Early music for seasoned ears

'There's no reason to deal with art if you are not prepared to take a risk," says soft-spoken Amit Tifenbrun, co-founder of Barrocade.

By MAXIM REIDER
October 18, 2007 09:09
2 minute read.
Borracade 88 224

Borracade 88 224. (photo credit: )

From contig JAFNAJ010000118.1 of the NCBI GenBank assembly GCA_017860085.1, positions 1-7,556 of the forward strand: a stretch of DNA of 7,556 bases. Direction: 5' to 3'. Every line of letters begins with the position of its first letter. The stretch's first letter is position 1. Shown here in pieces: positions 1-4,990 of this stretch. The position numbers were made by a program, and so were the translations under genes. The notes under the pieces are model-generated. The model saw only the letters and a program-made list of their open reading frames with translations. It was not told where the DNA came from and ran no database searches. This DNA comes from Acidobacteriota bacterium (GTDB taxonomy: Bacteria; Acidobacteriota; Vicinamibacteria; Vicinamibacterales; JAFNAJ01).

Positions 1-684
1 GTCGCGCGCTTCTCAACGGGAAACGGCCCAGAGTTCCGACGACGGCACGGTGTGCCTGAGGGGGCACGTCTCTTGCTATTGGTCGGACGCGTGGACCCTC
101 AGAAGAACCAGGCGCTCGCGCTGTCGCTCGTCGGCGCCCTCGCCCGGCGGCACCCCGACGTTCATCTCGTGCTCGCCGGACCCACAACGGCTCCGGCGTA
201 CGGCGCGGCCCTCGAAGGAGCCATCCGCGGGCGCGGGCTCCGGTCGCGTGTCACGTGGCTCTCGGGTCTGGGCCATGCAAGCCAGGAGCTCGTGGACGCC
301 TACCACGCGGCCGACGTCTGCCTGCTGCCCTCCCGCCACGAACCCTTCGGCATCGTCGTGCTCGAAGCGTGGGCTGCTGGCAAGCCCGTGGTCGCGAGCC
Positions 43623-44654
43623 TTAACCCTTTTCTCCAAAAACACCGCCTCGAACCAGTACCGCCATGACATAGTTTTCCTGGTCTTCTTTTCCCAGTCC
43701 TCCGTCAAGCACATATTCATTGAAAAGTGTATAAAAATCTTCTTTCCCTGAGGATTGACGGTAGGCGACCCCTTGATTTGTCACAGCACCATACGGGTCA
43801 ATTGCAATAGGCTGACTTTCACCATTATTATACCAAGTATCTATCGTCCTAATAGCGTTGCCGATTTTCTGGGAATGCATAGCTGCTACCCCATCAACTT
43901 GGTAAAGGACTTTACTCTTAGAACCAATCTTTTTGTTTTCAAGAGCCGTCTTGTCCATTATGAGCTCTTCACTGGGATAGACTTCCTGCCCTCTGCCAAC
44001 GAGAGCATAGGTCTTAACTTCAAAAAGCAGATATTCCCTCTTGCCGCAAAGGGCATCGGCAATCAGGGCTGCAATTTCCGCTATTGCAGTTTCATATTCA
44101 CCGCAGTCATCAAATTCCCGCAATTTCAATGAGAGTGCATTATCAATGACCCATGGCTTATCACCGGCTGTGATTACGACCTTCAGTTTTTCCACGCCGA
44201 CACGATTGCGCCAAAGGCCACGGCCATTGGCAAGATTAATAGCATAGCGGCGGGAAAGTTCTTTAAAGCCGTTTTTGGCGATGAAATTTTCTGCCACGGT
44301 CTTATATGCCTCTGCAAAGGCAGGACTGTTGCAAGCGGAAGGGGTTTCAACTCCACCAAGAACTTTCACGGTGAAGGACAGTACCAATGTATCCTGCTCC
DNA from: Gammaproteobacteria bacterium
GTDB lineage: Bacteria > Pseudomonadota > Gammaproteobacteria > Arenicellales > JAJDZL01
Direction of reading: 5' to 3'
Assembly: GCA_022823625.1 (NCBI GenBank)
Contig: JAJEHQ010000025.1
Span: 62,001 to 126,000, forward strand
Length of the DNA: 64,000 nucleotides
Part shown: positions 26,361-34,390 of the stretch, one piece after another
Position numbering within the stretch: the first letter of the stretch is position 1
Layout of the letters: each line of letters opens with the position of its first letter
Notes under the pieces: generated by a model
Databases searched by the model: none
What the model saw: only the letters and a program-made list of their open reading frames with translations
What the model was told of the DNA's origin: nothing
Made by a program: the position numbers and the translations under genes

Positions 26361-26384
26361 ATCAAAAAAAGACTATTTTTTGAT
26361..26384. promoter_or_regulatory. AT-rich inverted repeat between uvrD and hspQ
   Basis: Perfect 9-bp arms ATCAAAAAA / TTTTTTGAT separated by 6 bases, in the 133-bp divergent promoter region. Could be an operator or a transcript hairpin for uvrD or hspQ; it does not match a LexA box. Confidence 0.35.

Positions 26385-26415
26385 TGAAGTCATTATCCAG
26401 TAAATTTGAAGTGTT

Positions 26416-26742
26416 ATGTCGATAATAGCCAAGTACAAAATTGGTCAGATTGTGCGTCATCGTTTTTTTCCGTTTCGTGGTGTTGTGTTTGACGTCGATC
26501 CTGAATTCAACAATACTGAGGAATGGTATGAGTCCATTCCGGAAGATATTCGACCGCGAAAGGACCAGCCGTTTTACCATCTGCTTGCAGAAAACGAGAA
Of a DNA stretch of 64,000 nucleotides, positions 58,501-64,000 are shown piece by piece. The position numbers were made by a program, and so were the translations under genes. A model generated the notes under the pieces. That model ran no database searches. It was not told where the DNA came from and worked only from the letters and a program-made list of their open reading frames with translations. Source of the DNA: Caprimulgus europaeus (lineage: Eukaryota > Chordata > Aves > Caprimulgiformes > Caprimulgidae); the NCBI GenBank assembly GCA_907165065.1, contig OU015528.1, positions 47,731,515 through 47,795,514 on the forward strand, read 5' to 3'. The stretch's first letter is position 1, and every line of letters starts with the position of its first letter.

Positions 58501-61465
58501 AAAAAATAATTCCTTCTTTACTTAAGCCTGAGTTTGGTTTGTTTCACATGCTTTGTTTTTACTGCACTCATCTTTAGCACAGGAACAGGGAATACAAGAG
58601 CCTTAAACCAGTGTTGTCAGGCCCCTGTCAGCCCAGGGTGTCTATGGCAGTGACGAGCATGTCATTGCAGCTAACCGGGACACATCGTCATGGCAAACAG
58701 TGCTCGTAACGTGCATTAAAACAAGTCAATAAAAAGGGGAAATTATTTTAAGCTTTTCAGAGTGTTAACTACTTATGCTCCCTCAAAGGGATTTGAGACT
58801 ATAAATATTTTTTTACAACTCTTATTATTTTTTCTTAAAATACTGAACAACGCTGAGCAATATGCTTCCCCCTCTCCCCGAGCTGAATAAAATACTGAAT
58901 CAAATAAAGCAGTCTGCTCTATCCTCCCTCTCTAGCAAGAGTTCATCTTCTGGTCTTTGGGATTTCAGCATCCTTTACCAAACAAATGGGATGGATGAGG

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'There's no reason to deal with art if you are not prepared to take a risk," says the soft-spoken Amit Tifenbrun, 40, co-founder of the new Israel music ensemble Barrocade, whose first subscription series opens tonight at St. Andrew's Church in Jerusalem. "We are neither lawyers nor doctors, and we do not bear the same responsibility as they do. After all, nobody dies of a bad concert, but revolutions in art are essential." This creative approach is also reflected in the ensemble's name, an invented word that combines "baroque" and "barricade". "The musicians are seated differently, like a barricade, and yes, we are fighting to perform the best early music possible." The ensemble, which was inaugurated last season, debuted in Israel to great success. The words of an excited local critic created a stir among the local early music community, "but there's nothing to worry about," says Tifenbrun, "there's enough room for everyone. Besides, nobody makes a living only from performing early music in this country." That said, the competition is always fruitful. Early music has been performed in Israel for at least 20 years, but what makes this ensemble different is the fact that all its 11 members were trained in Baroque music in the most important early music schools in Europe - and all decided to return to Israel. It's no secret that many other talented Israeli early music performers have left the country and built successful careers abroad. Some of them, like Tifenbrun or Boaz Berny, have learned to make early music instruments. Barrocade's ensemble members all play on reconstructed early flutes, recorders, violas da gamba, etc. "Unlike many Italian early music orchestras, which are based mostly on a string section, the basso section is the core of Barrocade. In many ways, Baroque music is similar to pop - it is mostly about a soloist and a rhythm group, which probably makes it so popular among the younger generation of concert-goers throughout the world," says Tifenbrun. He also explains that Baroque music is similar to another contemporary genre - jazz. "The scores of composers of the past are not detailed at all. You have to try and guess what they really mean." This year, the ensemble presents two concert series in Jerusalem, Tel Aviv and Kfar Shmariyahu. The first concert, Vivaldolina, features mostly vocal pieces of Antonio Vivaldi performed by the ensemble members. The concerts will be repeated at Einav Center in Tel Aviv Saturday, November 20, and at the Weil Auditorium in Kfar Shmaryahu Wednesday, October 24. The concerts start at 8:30 p.m. For reservations call (054) 449-8792.

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